I could have approached the process with more specific criteria, and maybe I’ll revisit the list to be more precise and consistent in the future, but perfect is the enemy of curious, so this is what I have for now.
I visited over 400 cultural organizations’ websites.
I scanned the homepage for a subscribe option — footer, pop-ups, social icons, navigation, etc. Then, I’d search for “newsletter” on the page or using the site’s search function. Sometimes, if the org felt established enough that it seemed weird that I couldn’t find a newsletter, I’d poke around on the “news” or “updates” page. (You get a sense after a while of who has a newsletter and who most likely won’t.)
Not a perfect approach — there may be a few I missed. On the other hand, if your newsletter is that hard to find, that’s a problem in itself.
What is a newsletter — is it for everyone?
I should also define what I mean by “newsletter” — it’s a mailing list that you opt-in to that is supported by an email service provider. Sometimes I’d find a blog that had the option to sign up to receive the RSS feed by email. That’s not a newsletter.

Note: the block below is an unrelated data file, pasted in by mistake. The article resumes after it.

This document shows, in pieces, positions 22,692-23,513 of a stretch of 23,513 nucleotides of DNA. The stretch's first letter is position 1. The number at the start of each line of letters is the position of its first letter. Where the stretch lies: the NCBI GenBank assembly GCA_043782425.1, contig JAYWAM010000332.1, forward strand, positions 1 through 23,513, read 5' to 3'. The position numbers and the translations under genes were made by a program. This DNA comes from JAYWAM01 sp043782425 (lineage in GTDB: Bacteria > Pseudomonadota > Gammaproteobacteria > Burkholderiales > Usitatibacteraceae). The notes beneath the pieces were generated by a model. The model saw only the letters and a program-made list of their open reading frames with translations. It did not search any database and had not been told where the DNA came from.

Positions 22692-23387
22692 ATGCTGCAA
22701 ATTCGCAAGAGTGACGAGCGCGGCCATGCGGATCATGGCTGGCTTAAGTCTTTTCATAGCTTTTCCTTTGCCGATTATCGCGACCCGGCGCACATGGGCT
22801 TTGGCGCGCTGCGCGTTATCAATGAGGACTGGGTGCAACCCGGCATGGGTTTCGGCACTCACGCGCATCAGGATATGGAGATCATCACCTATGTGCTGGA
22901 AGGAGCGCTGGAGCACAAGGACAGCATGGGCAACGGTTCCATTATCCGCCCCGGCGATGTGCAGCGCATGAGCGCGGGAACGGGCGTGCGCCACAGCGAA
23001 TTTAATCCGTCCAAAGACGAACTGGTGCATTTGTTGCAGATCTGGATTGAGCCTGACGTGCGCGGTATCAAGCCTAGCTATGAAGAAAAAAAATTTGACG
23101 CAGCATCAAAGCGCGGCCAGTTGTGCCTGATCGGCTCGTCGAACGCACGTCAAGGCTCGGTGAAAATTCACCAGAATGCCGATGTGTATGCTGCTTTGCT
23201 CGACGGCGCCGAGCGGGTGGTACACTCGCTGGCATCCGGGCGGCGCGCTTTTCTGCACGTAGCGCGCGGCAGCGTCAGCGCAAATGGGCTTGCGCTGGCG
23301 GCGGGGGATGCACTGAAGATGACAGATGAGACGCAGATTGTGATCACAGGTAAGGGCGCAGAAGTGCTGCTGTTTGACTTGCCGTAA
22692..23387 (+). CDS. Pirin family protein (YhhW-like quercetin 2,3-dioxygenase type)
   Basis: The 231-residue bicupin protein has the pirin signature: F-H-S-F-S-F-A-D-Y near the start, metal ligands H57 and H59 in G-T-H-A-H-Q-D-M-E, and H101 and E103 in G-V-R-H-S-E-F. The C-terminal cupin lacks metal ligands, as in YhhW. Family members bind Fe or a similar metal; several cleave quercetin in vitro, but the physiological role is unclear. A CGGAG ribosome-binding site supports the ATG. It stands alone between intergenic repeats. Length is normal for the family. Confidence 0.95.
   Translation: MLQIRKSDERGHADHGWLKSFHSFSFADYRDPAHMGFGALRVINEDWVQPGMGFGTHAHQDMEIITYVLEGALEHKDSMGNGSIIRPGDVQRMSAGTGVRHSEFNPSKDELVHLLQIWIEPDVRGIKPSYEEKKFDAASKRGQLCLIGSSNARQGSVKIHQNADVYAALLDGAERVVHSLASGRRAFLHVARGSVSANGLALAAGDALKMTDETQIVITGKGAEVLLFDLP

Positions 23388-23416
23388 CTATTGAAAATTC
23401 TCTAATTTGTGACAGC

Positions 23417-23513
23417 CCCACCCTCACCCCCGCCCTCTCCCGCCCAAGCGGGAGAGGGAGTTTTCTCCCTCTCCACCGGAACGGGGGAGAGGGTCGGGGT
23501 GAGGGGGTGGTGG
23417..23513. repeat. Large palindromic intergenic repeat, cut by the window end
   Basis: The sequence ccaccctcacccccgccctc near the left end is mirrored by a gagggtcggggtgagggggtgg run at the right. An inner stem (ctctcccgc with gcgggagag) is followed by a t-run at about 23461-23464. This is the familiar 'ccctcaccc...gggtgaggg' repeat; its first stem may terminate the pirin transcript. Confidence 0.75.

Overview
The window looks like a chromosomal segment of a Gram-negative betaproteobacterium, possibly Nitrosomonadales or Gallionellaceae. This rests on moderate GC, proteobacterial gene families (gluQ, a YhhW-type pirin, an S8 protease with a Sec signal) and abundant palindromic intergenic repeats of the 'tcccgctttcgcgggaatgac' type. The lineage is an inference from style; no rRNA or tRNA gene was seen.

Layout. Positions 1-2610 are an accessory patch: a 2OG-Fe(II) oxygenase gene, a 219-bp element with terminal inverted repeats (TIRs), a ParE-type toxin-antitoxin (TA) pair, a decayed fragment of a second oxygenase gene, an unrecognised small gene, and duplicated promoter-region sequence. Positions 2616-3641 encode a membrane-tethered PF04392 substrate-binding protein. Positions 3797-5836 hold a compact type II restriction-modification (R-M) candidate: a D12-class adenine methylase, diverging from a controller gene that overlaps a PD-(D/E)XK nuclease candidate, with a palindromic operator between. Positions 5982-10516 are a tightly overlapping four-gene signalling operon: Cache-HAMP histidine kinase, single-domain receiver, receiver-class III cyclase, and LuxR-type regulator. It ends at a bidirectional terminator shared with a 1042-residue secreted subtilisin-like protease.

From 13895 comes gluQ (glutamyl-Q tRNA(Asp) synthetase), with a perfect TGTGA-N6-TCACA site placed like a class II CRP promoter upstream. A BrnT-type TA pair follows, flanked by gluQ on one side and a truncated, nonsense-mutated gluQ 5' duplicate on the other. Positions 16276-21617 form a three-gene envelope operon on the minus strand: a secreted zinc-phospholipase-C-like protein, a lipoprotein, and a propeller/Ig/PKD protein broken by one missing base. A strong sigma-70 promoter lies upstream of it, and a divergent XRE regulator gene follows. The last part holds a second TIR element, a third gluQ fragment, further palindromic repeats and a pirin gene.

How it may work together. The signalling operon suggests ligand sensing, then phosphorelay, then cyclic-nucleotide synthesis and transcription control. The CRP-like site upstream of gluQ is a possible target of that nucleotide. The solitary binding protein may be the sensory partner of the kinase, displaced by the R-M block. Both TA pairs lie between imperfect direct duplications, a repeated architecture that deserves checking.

I don’t think every organization has to have a newsletter.
I was about to use The Randall Knife Museum in Orlando as an example of a museum that may not need a newsletter, but then I realized that with the right person behind the keyboard, that could be a pretty interesting mailing list.
Anyway, not every organization can afford to invest in a newsletter. I think it’s a shame that only about 31% of the museums in Florida even offer a newsletter, but I don’t think it should or could be 100%.
Sign me up
At first, I thought I’d use a mailinator address because I didn’t really want to receive the World Golf Hall of Fame’s newsletter at my personal email address. But then I realized some email service providers would block Mailinator. Plus, it somehow didn’t feel fair to not use my real address.
So, I started visiting every website and signing up using my personal email address.
I signed up for the Erotic Art Museum’s newsletter and the Spanish Military Hospital Museum’s newsletter.
I signed up for the Florida Sports Hall of Fame’s newsletter.
(Sports aren't really my thing.)